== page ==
graphicpush

Thoughts on branding, design, writing and life by Kevin Potts. Established 2003.

Separation: Thoughts and Illustration

Recently, the whole issue of separation has been getting a lot of attention in development circles. While I do not pretend to be a l33t CSS HaX0r, I do understand the intrinsic advantages of separating the layers of a web page, and fully back the smarter people who are spearheading the movement.

Recently, the whole issue of separation has been getting a lot of attention in development circles. While I do not pretend to be a l33t CSS HaX0r, I do understand the intrinsic advantages of separating the layers of a web page, and fully back the smarter people who are spearheading the movement.

The way I see it, a web page breaks down into four layers: Structure + Content + Behavior + Presentation = da site. The only necessary elements are the first two; Behavior and Presentation are bonus layers that add non-critical functionality and cosmetic styling. Without them, a web page is still 100% accessible and usable—it may look like Netscape 3, but it works just as well as a fully tricked out page in Firefox.

The recent article on A List Apart struggles to make the case of separating content from structure. Since one can not exist without the other, this fundamentally can not be achieved on the same level as CSS and JavaScript, since those layers are tightly controlled in isolated environments (.CSS and .JS files, respectively) and are optional to the final page.

That being said, content and structure can be separated on an administrative level. This is where we get into the holy grail of the Perfect CMS. The structure is retained in HTML templates. The content is managed by a database. When a browser renders the page, the CMS magically mixes the two elements, and a web page is born. But the separation is only an illusion because they have to be rendered together to be useful. The beauty of CSS and JS is that they are always external files, conveniently linked to the structure but utterly stateless on their own.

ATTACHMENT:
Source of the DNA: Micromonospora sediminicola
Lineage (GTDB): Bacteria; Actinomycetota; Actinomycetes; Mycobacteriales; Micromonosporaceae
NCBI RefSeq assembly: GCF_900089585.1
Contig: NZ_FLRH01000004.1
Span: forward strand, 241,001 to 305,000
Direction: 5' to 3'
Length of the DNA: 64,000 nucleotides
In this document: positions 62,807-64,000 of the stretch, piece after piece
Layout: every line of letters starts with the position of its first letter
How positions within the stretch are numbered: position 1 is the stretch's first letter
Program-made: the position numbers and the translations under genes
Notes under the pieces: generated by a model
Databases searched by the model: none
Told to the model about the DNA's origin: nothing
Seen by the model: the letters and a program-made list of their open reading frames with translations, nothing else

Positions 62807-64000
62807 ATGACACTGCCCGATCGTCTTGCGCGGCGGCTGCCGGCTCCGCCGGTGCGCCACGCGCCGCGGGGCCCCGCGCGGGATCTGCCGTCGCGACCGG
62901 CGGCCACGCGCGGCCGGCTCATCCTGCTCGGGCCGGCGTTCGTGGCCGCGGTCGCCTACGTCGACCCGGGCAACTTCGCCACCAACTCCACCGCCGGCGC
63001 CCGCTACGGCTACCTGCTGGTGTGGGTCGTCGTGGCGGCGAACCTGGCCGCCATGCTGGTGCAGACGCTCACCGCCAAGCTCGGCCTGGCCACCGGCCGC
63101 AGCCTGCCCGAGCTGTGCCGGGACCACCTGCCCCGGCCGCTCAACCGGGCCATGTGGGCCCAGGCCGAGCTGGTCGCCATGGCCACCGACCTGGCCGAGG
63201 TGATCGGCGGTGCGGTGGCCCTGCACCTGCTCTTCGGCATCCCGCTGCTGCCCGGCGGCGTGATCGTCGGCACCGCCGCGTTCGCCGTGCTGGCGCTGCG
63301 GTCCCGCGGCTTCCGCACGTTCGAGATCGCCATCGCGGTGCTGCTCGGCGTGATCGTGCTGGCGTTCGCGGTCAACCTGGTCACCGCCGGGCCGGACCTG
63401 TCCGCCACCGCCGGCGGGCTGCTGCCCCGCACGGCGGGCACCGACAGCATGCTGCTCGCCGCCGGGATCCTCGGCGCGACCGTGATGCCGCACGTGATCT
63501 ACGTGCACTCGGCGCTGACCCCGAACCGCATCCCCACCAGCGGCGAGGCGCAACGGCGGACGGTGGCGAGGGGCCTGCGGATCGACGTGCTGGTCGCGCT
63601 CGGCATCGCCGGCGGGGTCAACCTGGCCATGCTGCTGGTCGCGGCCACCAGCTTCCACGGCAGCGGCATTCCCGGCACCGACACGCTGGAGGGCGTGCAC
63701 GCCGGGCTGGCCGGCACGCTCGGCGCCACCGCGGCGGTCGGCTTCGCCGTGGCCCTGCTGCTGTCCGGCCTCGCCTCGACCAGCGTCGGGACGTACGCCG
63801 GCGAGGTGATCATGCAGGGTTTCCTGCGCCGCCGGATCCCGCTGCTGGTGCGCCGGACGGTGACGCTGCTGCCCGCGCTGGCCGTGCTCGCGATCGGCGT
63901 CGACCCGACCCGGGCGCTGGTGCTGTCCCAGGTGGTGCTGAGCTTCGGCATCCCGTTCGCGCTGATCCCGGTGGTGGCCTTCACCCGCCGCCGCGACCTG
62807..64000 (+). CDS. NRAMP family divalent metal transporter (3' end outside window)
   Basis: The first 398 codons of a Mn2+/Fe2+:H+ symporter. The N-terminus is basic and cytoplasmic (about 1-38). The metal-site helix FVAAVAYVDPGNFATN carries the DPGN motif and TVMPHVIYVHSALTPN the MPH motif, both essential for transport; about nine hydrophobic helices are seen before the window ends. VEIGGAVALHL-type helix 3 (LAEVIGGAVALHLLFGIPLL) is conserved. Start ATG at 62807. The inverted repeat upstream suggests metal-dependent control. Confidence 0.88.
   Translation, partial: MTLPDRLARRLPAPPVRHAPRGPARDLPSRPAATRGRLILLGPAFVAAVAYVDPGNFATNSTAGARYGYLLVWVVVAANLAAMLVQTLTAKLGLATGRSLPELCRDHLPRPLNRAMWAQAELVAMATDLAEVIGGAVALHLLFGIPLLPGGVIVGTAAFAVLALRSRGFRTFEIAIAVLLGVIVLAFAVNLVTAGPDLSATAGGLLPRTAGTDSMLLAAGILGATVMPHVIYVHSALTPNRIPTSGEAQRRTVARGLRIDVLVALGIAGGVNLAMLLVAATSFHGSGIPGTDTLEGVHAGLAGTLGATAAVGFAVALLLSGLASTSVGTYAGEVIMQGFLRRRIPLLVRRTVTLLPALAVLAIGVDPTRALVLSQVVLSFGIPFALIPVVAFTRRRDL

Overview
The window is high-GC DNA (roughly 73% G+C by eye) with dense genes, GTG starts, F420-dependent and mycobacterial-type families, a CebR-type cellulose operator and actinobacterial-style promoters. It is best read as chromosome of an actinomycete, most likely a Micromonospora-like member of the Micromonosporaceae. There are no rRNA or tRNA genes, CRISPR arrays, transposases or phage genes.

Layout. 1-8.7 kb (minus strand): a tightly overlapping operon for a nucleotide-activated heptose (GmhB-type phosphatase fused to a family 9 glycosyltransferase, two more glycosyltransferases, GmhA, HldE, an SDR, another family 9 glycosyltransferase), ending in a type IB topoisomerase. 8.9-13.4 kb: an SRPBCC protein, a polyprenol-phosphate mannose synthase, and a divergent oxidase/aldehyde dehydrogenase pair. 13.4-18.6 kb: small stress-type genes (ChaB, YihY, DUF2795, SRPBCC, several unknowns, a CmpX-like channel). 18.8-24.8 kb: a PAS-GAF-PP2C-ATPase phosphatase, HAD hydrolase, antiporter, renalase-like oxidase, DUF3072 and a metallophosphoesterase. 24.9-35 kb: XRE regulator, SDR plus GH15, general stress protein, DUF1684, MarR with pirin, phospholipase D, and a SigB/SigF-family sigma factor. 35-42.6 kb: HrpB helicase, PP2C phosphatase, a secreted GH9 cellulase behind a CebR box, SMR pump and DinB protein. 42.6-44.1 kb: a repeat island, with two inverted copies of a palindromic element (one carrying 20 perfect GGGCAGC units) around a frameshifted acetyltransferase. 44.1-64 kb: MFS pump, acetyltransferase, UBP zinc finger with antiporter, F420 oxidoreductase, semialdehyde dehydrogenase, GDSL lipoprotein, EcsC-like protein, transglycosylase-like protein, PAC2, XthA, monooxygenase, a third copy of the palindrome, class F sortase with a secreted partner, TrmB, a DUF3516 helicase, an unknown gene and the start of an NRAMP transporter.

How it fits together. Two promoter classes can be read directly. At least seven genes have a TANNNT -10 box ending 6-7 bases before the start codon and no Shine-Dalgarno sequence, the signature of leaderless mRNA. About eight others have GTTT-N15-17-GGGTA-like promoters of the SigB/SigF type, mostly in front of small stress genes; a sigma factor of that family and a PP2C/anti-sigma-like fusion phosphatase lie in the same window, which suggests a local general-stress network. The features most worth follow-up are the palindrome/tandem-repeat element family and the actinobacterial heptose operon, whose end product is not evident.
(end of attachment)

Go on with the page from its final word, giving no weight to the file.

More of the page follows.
Because I am an artist first and web developer second, I attempted to create a graphic representation of separation. While I am no Tufte, I think the illustrations crudely get the point across—the content is omnipresent, and everything lives within the HTML Structure.

Content
The Content Layer

Of course the heart of every webpage is the actual content. This could be plain text, images, contents of an online store, complex tabular data or even Flash. Whatever. This could be manually typed in or controlled via a CMS.

Structure
The Structure Layer: HTML

The HTML sets the structure of the document and holds all the layers together. It not only dictates Meta information, but describes where text sits inside tables, or where <div>’s divide up sections. It is the framework for the content, while providing programming hooks for the next two layers—Behavior and Presentation. Fundamentally, the content and the HTML are the only required elements of a webpage; if the following layers did not exist, the website would be just as usable. Beyond this point, everything is just icing on the cake.

Behavior
The Behavior Layer: JavaScript

The Behavior layer is a relatively new concept, but follows the same guidelines as the Presentation layer—the HTML should be stripped of all internal JavaScript tags, and these script nodes should be collected into an external .JS file. There are really no disadvantages to this method beyond rethinking how we build websites (again). This topic has been covered more thoroughly elsewhere.

Presentation
The Presentation Layer: CSS

This one, of course, has been beaten to death. Separating style from structure has been the battle cry of the standards movement, and the rate of education and acceptance has induced a sea change in web development practice. The diagram shows the CSS living inside the established HTML structure. It uses the HTML as a framework of hooks and tags to alter how we view the content without changing the content or the structure.

Final
Finally: What the User Sees

This is what the web audience sees. The structure of the HTML remains but the actual HTML is hidden; the content remains visible, but the presentation is altered through CSS. Thus we can have the same content and structure remain the same through infinite stylistic changes.